Mahabharata of Krishna-Dwaipayana Vyasa Bk. 3 Pt. 1 eBook

Krishna Dwaipayana Vyasa
This eBook from the Gutenberg Project consists of approximately 546 pages of information about Mahabharata of Krishna-Dwaipayana Vyasa Bk. 3 Pt. 1.
man may even send his own soul to the regions of Yama.  Beholding all these faults, the wise control their anger, desirous of obtaining high prosperity both in this and the other world.  It is for this that they of tranquil souls have banished wrath.  How can one like us indulge in it then?  O daughter of Drupada, reflecting upon all this, my anger is not excited.  One that acteth not against a man whose wrath hath been up, rescueth himself as also others from great fear.  In fact, he may be regarded to be the physician of the two (viz., himself and angry man).  If a weak man, persecuted by others, foolishly becometh angry towards men that are mightier than he, he then becometh himself the cause of his own destruction.  And in respect of one who thus deliberately throweth away his life, there are no regions hereafter to gain.  Therefore, O daughter of Drupada, it hath been said that a weak man should always suppress his wrath.  And the wise man also who though persecuted, suffereth not his wrath to be roused, joyeth in the other world—­having passed his persecutor over in indifference.  It is for this reason hath it been said that a wise man, whether strong or weak, should ever forgive his persecutor even when the latter is in the straits.  It is for this, O Krishna, that the virtuous applaud them that have conquered their wrath.  Indeed, it is the opinion of the virtuous that the honest and forgiving man is ever victorious.  Truth is more beneficial than untruth; and gentleness than cruel behaviour.  How can one like me, therefore, even for the purpose of slaying Duryodhana, exhibit anger which hath so many faults and which the virtuous banish from their souls?  They that are regarded by the learned of foresight, as possessed of (true) force of character, are certainly those who are wrathful in outward show only.  Men of learning and of true insight call him to be possessed of force of character who by his wisdom can suppress his risen wrath.  O thou of fair hips, the angry man seeth not things in their true light.  The man that is angry seeth not his way, nor respecteth persons.  The angry man killeth even those that deserve not to be killed.  The man of wrath slayeth even his preceptors.  Therefore, the man possessing force of character should ever banish wrath to a distance.  The man that is overwhelmed with wrath acquireth not with ease generosity, dignity, courage, skill, and other attributes belonging to real force of character.  A man by forsaking anger can exhibit proper energy, whereas, O wise one, it is highly difficult for the angry man to exhibit his energy at the proper time!  The ignorant always regard anger as equivalent to energy.  Wrath, however hath been given to man for the destruction of the world.  The man, therefore, who wisheth to behave properly, must ever forsake anger.  Even one who hath abandoned the excellent virtues of his own order, it is certain, indulgeth in wrath (if behaveth properly).  If fools, of mind without light, transgress in every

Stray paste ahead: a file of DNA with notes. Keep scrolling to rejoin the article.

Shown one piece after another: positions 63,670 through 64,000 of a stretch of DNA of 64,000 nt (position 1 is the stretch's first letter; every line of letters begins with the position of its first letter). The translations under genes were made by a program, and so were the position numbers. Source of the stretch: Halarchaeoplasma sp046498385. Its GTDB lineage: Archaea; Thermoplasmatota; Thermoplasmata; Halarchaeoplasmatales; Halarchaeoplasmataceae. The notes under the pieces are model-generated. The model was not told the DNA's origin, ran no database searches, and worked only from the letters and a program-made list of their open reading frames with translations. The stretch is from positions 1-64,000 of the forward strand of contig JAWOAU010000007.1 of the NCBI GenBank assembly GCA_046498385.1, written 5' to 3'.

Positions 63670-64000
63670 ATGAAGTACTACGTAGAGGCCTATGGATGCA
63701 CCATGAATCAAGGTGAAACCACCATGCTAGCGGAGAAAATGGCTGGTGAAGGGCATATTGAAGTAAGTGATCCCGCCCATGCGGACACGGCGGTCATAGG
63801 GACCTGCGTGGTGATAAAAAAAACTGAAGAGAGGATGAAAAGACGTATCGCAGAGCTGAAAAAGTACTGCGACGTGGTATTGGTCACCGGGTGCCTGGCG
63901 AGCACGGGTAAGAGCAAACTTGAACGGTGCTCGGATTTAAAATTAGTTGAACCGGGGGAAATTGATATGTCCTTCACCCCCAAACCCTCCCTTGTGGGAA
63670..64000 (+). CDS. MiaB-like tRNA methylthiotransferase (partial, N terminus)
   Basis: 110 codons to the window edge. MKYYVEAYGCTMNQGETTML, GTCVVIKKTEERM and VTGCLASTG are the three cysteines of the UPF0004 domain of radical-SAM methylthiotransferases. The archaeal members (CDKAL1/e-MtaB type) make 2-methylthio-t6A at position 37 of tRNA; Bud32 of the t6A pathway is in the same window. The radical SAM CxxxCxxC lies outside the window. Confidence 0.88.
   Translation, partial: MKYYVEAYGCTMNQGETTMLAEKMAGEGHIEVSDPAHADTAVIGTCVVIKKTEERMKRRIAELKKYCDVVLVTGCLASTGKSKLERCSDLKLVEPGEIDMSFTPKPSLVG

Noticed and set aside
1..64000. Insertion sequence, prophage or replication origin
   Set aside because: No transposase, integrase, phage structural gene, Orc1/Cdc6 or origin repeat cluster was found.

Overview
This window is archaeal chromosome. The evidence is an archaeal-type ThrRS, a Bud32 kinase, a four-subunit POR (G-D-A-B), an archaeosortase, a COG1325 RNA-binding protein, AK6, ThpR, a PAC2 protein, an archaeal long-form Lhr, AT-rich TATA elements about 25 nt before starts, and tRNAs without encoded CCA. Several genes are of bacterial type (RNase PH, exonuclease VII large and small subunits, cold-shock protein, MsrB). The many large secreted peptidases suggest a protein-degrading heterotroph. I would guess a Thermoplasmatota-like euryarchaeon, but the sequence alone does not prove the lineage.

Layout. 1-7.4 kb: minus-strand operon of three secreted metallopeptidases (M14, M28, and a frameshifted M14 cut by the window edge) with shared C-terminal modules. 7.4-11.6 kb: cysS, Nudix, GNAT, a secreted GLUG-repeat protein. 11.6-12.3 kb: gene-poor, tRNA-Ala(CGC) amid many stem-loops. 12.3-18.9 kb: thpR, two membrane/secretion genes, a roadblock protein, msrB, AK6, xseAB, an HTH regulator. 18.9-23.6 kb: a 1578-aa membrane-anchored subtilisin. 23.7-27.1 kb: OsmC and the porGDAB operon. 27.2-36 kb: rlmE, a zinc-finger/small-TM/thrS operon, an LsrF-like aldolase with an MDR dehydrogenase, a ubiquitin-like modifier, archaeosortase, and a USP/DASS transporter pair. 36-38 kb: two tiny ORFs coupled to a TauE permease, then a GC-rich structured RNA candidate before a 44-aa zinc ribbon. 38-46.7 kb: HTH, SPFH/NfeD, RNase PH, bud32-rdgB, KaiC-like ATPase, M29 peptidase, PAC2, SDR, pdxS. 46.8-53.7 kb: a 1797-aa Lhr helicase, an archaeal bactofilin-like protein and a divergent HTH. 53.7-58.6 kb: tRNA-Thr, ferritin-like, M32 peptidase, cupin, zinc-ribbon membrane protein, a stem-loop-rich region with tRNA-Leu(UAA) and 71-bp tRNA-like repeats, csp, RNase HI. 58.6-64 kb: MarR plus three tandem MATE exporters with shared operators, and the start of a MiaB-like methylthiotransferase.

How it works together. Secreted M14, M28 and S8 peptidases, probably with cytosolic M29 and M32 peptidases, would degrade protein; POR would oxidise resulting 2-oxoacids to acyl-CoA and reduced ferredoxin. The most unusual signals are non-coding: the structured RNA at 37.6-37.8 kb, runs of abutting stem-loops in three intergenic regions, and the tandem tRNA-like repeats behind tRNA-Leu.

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Mahabharata of Krishna-Dwaipayana Vyasa Bk. 3 Pt. 1 from Project Gutenberg. Public domain.
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